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Hans Rosling is Swedish hero after mega lecture

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Hans Rosling is Swedish hero after mega lecture
Hans Rosling on stage in Stockholm. Photo: Jessica Gow/TT
11:27 CEST+02:00
Sweden's pop star statistician Hans Rosling has set Twitter alight in his home country after giving a surprise lecture to 12,000 music fans, calling for urgent extra funding to help Syrian refugees.
More than 60 Swedish celebrities appeared in front of a packed Globe Arena (Globen) in Stockholm on Tuesday night, for a charity concert to raise money for refugees. They included some of the country's most globally successful female vocalists Seinabo Sey and Sanna Nielsen as well as singer-songwriter Joel Alme.
 
But the fundraiser, for the organization Radiohjälpen, which is linked to Sweden's public broadcaster SVT, included a surprise guest, who sent Twitter into meltdown.
 
Hans Rosling, Sweden's iconic medical doctor, academic and statistician took to the stage to give an impassioned lecture on the funding he believes is essential in order to tackle the global refugee crisis that is mushrooming as fighting continues in Syria.
 
"You guys are 12,000 people here inside Globen. Imagine that you are the Syrian population, 24 million. Each of you represents 2000 Syrians. Out of Syria's population just over half of the population still live in their homes. Only you lot in the balcony can stay in your homes," he said, during his speech, which was also broadcast live on Swedish television.
 
The globally famous public speaker then ordered technicians to put spotlights on different sections of the audience to demonstrate the plight of Syrian refugees.
 
He said those in the stalls represented "the four million who have left the country and live in border countries and refugee camps there".
 
The front section corresponded to the 300,000 displaced people in Europe, just three percent of the Syrian population, he added.
 
"And you on the first three rows, you represent the refugees who have come to Sweden. Welcome."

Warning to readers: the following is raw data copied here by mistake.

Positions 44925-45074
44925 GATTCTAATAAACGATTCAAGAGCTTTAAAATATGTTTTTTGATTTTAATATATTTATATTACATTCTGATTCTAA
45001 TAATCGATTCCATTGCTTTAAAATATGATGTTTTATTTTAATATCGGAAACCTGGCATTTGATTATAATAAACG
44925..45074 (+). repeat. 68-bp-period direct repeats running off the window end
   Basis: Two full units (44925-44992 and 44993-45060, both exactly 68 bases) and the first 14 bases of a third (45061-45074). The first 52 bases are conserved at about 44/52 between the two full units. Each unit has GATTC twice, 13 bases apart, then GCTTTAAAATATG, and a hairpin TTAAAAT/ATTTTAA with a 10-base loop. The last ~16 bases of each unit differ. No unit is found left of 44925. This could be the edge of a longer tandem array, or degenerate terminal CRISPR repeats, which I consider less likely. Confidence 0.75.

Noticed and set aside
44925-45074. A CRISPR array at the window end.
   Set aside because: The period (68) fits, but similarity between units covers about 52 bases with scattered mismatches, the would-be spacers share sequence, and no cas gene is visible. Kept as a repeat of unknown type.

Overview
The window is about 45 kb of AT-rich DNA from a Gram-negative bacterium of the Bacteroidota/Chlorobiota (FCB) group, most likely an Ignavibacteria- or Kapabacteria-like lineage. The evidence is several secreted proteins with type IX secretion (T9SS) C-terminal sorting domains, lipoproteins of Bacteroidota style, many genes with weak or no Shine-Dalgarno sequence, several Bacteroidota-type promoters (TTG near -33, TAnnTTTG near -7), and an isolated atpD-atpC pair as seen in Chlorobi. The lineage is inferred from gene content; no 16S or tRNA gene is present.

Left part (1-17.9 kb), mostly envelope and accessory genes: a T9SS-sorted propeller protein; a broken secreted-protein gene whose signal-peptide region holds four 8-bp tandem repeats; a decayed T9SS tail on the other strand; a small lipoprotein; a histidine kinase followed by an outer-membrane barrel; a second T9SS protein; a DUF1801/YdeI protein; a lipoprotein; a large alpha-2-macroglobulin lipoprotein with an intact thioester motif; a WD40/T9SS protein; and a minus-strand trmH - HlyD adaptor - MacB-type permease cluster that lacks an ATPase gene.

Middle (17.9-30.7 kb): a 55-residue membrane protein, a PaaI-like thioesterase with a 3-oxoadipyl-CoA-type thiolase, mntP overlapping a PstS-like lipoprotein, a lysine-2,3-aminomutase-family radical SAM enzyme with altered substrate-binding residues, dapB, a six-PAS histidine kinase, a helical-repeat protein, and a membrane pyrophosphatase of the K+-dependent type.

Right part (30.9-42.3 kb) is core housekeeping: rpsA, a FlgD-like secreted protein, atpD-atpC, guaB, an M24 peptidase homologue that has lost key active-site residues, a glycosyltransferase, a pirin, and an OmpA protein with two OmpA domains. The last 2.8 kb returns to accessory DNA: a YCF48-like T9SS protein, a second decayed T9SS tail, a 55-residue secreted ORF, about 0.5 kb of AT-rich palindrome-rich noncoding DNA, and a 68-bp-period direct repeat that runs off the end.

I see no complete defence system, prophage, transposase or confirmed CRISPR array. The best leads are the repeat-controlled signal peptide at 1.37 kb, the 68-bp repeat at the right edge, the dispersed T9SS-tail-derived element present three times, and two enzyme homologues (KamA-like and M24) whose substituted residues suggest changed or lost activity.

The 67-year-olf professor was given a raptuous applause before he went on to praise the "courage and determination" of refugees who risked their lives in order to seek asylum in the EU.
 
But he criticized the European Union's Dublin regulations, which demand that refugees seek asylum in the first European country they are registered in, and the difficulties many face in securing travel visas in advance of their journeys.
 
"It's embarrassing, sorry. That you pay such high amounts of money to go on these boats instead of travelling by plane, which you're not allowed to."
 
Hans Rosling ended his appearance by thanking the audience, before noting that he did not know much about the music being performed at the concert. He received a standing ovation.
 

Swedish songstress Seinabo Sey also appeared on stage. Photo: Jessica Gow/TT
 
 
Swedes rushed to social media to share their support for the statistician, with SVT's round-up article of the speech shared almost 15,000 times by Wednesday lunchtime.
 
Several Twitter users suggested Rosling should run for president (a role that doesn't currently exist in Sweden), while another reflected that he was "Sweden's wisest and most important man".
 
Sweden last year took in more refugees per capita than any other EU member state and recent polls suggest that the majority of people living in the Nordic nation are in favour of increasing help for refugees.
 
On Sunday, 44 percent of respondents in an opinion poll undertaken by Ipsos said they believed that Sweden should take more refugees - an increase of 18 percentage points since February.
 
Meanwhile support for the country's nationalist Sweden Democrat party has stalled in recent weeks.
 
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